As government contractors, our success with an agency’s program is measured by a variety of performance metrics, depending on the program and its mission.
While oftentimes not explicitly identified in government contract performance metrics, employee engagement, or the level of an employee’s commitment to and connection with an organization, has gained increasing recognition in recent years as key to productivity, customer satisfaction, and a positive organizational reputation.
Even more importantly for contractors like Maximus, the reputation of our clients — government agencies — is driven by the attitudes and competencies of our employees. Without high levels of employee engagement, we risk faltering at meeting the needs of the citizens our clients serve — greatly impacting their feelings of trust about the agency and the government.
The quantitative key performance indicators of strong employee engagement — retention / attrition, and tenure — are relatively straightforward to capture and track. However, while providing a global view of organization performance, these metrics don’t give a meaningful view of employee engagement at the individual level.
Employee surveys and related tools can track “net promoter scores” — the degree to which an employee would recommend their company to friends or family — and provide some insight into individual-level engagement, but this metric still fails to truly capture the level of engagement an employee feels and their willingness to go above and beyond when needed to help their colleagues, employer, and client.
Actual employee engagement — the unquantifiable variables that determine how much an employee connects with and is committed to their job and the company mission — is harder to track with traditional data sources and metrics. This qualitative picture of organizational and individual employee engagement is far more informed by factors that relate to both value and values.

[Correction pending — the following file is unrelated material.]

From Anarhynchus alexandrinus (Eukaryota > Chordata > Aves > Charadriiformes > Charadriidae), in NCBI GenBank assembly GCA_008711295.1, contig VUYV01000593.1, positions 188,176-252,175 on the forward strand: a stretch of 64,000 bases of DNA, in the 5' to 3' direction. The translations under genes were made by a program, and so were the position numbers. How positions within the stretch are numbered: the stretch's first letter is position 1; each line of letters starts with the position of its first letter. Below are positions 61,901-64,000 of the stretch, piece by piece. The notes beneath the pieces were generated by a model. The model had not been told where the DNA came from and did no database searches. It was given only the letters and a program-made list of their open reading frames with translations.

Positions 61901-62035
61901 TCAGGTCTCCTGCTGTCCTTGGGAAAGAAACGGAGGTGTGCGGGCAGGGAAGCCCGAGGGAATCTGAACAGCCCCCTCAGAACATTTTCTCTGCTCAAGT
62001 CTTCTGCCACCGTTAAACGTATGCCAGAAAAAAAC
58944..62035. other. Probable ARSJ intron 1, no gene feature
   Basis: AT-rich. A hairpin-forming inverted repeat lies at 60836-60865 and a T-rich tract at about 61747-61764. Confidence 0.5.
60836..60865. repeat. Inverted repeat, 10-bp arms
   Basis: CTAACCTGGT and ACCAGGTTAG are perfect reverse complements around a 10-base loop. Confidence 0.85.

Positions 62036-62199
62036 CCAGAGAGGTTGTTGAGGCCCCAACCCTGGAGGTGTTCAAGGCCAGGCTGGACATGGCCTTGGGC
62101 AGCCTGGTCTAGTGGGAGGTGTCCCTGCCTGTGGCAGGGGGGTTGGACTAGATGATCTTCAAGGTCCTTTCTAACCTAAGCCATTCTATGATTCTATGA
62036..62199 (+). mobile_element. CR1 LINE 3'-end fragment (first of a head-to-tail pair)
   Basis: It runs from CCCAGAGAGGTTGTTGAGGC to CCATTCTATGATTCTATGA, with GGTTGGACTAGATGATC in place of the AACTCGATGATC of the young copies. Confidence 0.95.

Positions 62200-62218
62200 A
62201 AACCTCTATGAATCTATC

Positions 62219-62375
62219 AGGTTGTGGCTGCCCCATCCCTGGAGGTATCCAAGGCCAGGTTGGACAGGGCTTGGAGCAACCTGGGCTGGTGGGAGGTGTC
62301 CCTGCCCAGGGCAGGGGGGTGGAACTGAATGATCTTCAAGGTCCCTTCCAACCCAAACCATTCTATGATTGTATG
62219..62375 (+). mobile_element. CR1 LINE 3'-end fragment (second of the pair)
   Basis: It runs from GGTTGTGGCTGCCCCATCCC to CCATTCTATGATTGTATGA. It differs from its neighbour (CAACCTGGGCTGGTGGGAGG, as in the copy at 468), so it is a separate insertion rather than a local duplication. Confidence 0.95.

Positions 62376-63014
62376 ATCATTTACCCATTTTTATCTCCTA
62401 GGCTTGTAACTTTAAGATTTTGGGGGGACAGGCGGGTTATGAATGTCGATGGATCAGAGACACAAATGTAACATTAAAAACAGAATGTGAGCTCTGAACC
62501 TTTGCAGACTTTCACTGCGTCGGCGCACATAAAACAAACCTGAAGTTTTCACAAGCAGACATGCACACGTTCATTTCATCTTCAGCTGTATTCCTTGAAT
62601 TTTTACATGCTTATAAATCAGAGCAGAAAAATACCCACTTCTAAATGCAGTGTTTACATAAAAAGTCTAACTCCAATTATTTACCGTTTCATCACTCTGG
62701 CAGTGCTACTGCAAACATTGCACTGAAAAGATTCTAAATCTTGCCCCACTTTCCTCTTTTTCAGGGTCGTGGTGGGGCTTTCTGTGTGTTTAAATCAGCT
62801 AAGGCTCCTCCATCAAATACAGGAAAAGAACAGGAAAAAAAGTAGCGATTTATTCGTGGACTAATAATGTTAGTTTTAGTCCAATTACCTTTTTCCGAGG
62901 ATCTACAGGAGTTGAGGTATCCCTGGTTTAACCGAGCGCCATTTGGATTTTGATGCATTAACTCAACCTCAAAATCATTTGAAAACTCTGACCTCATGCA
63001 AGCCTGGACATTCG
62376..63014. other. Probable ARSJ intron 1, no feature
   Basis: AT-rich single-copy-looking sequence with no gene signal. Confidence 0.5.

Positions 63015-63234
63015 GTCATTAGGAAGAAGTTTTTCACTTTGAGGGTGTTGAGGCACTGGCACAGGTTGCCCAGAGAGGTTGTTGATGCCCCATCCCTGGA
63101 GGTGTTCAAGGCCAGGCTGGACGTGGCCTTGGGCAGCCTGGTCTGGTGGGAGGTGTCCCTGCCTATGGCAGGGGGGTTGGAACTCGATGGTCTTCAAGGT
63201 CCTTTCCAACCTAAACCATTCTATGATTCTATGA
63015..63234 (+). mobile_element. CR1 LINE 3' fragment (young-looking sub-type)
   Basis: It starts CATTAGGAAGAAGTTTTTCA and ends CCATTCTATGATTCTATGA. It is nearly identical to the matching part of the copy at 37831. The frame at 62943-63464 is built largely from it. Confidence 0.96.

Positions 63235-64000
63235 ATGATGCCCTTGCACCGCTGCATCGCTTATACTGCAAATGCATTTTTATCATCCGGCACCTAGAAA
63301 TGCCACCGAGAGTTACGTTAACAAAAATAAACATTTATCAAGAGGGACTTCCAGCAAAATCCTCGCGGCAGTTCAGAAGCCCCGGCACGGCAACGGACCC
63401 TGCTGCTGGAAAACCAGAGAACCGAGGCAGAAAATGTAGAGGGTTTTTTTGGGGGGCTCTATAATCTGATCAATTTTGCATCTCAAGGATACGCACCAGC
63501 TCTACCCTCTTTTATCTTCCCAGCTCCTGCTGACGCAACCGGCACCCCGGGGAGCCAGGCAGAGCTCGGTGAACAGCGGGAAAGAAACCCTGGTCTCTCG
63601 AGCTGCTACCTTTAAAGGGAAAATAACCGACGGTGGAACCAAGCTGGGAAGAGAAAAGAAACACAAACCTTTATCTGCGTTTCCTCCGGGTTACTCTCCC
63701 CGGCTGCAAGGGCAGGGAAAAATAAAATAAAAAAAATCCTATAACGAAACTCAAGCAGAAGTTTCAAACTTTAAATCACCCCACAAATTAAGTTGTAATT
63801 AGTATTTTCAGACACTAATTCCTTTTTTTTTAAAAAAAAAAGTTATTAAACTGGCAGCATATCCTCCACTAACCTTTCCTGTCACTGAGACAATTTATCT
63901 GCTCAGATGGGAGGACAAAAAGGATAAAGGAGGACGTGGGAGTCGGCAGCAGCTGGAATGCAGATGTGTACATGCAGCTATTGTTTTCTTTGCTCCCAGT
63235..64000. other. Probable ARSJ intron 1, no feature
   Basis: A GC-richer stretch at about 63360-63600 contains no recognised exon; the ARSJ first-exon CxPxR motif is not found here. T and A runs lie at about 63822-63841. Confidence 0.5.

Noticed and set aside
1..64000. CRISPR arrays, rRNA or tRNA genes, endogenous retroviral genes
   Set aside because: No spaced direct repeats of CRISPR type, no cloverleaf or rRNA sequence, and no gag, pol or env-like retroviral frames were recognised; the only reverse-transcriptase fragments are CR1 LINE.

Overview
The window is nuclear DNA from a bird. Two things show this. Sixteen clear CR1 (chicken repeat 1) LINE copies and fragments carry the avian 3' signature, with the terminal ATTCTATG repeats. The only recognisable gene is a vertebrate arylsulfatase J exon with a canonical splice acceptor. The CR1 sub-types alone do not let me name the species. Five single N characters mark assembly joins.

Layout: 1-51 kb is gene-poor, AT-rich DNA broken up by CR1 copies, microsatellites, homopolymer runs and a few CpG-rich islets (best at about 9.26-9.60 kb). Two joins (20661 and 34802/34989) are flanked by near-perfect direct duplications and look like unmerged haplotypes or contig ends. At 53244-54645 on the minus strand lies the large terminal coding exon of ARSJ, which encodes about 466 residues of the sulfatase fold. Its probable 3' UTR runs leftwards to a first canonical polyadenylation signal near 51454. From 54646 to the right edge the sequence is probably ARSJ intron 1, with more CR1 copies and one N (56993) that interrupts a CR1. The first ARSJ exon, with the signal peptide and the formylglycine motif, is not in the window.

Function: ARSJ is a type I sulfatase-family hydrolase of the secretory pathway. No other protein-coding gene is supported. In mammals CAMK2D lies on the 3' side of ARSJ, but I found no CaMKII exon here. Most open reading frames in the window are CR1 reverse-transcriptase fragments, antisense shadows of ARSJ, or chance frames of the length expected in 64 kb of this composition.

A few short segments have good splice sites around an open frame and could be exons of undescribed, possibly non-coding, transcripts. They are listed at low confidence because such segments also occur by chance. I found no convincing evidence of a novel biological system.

By “value,” I mean the amount of value an individual finds in the resources and activities the organization provides to its employees (a good indicator of the utility of those resources, or the robustness of those activities).
By “values” I mean the types of engagement activities that an individual finds most meaningful, because of the extent to which they align to that person’s core values. For example, some people find satisfaction and a sense of accomplishment from public recognition and kudos, while others appreciate increased opportunities to learn new skills and expand their roles.
Although working virtually has challenged our traditional ways of tracking, responding to, and ensuring healthy employee engagement, it has never been more important to innovate in this area. Not only because it will help us to foster greater individual performance outcomes, but also because the level and quality of individual engagement has a direct relationship to organization-wide employee engagement and morale.
The cost of unengaged employees is real, and in addition to “just showing up” for work, an unengaged employee can actually undermine the efforts of those who are highly engaged and impact the quality of service being provided.
I bring this up to further underscore the importance of employee engagement as part of our ongoing efforts to deliver better value to our clients, regardless of whether meeting employee engagement benchmarks are written into our contracts or not. The actual (dollars and cents) and reputational (to both contractors and the government agencies they represent) benefits of engaged employees can have a more meaningful impact than other improvement initiatives and creates a culture where employees are motivated to do their best for the client and the public they serve.
Take a look at our article in GOVERNING, “Better citizen service, more effective citizen engagement centers require a holistic and intentional employee engagement strategy”, to read more about how to develop a robust employee engagement strategy.